Image: Matt Chase

When Anheuser-Busch InBev purchased Bend’s 10 Barrel Brewing late last year, no one was more surprised than the brewery’s newest hire—head brewer Whitney Burnside. Burnside, a veteran of Laurelwood, Upright, and Pelican, had been hired just a month earlier to take over 10 Barrel’s planned Pearl District location. Amid the public outcry, she did the only thing she could. She kept brewing.

“I’m making the same craft beer as anyone that isn’t owned by a bigger company—but I’m not technically
labeled as craft,” says Burnside. “It does bother me.” 

Unwittingly, Burnside has landed in the center of a fight over the concept of “craft beer”—defined by the Brewers Association as “small, independent, and traditional.” Nationwide, the craft segment accounts for nearly 20 percent of the entire beer industry—one slice out of five of beer’s overall $100 billion pie. And AB InBev and MillerCoors, who together control about three quarters of the American beer market, have begun sticking their fork in that particular slice. Even while taking pot shots at mustachioed beer drinkers in a now infamous Super Bowl ad, AB InBev has swallowed venerable craft brands across the country, including Chicago’s Goose Island, Long Island’s Blue Point, and Seattle’s Elysian. MillerCoors, too, is developing and expanding its in-house “craft” brands like Blue Moon and AC Golden while purchasing strategically small minority stakes (less than 25 percent) in brands like Georgia’s Terrapin—allowing those breweries to maintain their craft beer status. 

“These companies are a little late to the game but have gradually figured out what they want about craft,” says Dick Cantwell, cofounder of Elysian Brewing Company. “The key to their acquisitions is great beer and strong brands.”

Cantwell quit Elysian in April after AB InBev purchased it from his partners against his wishes. He says the company’s monetary might gives its “craft” breweries significant advantages in the marketplace, including vast distribution networks, opulent advertising budgets, and long-term hop contracts for hard-to-get varietals.

“It’s not a level playing field,” he adds.

But craft beer’s success hasn’t slowed. The industry’s economic impact in Oregon alone has almost reached $3 billion. With 220 breweries statewide, and an average of two new breweries opening each month, the demand for new, locally made beer is growing. Last year, those breweries enjoyed roughly 15 percent growth in production and sales.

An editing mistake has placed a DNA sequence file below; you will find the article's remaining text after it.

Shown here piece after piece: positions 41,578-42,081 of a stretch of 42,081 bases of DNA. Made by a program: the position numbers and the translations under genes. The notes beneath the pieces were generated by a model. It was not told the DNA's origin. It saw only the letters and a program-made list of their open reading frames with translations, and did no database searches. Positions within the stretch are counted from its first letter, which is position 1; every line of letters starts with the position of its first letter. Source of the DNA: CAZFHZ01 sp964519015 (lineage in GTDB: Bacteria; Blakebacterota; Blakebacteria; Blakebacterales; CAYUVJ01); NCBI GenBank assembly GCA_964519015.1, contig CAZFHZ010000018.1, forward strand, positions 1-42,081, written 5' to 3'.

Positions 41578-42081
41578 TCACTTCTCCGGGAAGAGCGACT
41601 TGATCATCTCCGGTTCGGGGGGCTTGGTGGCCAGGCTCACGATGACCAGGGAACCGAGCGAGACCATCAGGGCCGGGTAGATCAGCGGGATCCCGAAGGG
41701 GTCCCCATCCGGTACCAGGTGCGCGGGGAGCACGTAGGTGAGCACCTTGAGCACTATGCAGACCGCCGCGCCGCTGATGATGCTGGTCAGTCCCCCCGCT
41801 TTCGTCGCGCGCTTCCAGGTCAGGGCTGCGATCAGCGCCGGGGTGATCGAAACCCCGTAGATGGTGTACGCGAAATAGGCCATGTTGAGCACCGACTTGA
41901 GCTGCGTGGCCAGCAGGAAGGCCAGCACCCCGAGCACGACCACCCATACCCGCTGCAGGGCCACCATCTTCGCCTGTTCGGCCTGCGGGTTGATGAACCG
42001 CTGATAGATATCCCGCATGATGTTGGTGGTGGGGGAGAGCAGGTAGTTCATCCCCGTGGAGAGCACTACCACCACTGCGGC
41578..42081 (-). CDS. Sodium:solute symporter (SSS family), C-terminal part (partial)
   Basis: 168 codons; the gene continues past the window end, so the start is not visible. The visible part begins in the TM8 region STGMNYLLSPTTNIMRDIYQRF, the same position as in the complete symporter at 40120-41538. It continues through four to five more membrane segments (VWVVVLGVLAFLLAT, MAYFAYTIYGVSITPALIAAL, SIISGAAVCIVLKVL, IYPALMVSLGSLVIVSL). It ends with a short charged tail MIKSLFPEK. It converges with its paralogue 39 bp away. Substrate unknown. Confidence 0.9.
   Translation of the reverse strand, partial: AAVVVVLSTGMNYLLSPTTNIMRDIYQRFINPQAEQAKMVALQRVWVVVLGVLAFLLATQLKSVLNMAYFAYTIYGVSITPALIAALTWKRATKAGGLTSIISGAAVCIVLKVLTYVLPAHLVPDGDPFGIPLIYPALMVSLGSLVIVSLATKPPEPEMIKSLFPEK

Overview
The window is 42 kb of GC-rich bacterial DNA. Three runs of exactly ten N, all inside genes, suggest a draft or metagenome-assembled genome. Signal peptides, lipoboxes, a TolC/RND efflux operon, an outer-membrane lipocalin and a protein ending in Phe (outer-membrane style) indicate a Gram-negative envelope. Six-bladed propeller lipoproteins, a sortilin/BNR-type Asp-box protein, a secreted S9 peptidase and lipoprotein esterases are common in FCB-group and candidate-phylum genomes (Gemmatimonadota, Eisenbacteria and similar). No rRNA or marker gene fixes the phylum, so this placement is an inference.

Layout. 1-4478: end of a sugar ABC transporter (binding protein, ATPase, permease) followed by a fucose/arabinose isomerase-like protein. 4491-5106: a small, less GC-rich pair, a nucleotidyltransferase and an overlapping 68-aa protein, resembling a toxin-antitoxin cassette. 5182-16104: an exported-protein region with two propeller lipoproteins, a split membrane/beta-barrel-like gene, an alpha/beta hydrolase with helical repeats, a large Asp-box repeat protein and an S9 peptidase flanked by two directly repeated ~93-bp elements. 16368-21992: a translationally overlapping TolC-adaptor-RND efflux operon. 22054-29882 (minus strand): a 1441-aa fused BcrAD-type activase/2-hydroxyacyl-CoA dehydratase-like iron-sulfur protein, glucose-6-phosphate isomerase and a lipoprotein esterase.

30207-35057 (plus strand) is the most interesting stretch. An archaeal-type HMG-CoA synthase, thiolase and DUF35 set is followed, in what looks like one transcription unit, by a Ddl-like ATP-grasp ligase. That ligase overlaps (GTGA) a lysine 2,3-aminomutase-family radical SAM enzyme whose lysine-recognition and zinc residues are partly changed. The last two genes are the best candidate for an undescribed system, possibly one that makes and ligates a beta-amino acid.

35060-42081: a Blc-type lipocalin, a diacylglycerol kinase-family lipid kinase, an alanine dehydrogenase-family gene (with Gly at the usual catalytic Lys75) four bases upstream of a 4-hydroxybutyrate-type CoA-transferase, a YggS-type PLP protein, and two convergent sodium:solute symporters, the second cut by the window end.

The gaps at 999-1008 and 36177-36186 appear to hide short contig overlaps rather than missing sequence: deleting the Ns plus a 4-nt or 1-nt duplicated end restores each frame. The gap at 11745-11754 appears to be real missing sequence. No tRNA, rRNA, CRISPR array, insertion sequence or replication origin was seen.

Still, it’s Oregon—land of the skeptics. Fears abound. 

“I truly believe the 10 Barrel deal was horrible for craft beer. Maybe not short-term, but certainly long-term,” says Mike Haines of Vertigo Brewing in Hillsboro. “There’s a tough fight coming.”

“Can you imagine if Walmart bought New Seasons?” asks Breakside Brewing’s Scott Lawrence, who says he’s repeatedly turned down outside investors for his five-year-old Portland brewing company. “I would never sell Breakside to some foreign-owned conglomerate that wants to crush local, small business.” 

Of course, five of Oregon’s seven largest breweries already have out-of-state overlords. The state’s oldest craft brewery, Bridgeport, has been owned by the Gambrinus Company of Texas since 1995. Thirty percent of Widmer Brothers’ profits go to AB Inbev in Belgium and Brazil. Portland Brewing Company—and its sister, Pyramid—are owned by Florida Ice and Farm Co, which itself is based in Costa Rica. And Hood River’s Full Sail, until recently proudly employee-owned, sold this year to a California-owned holding company misleadingly named the Oregon Craft Brewers Co. 

According to Andy Goeler, CEO of AB InBev’s craft division, the “selling out” narrative unfairly casts them as predators. Goeler frequently talks to brewers who are hoping to drum up interest in a sale. 

“We get a lot of calls, a lot of interest,” he says.

Back in 10 Barrel’s brand-new Pearl District pub, crowds rarely leave much elbow room at the bar. Whitney Burnside’s biggest seller—the Pearl IPA, a fresh, lip-smacking brew redolent with pineapple and passion fruit and brewed with coveted Mosaic, Simcoe, and Amarillo hops—lubricates the boisterous atmosphere. Here, the maneuvers of distant conglomerates crystallize into a simple question: Do we care if this is craft beer? 

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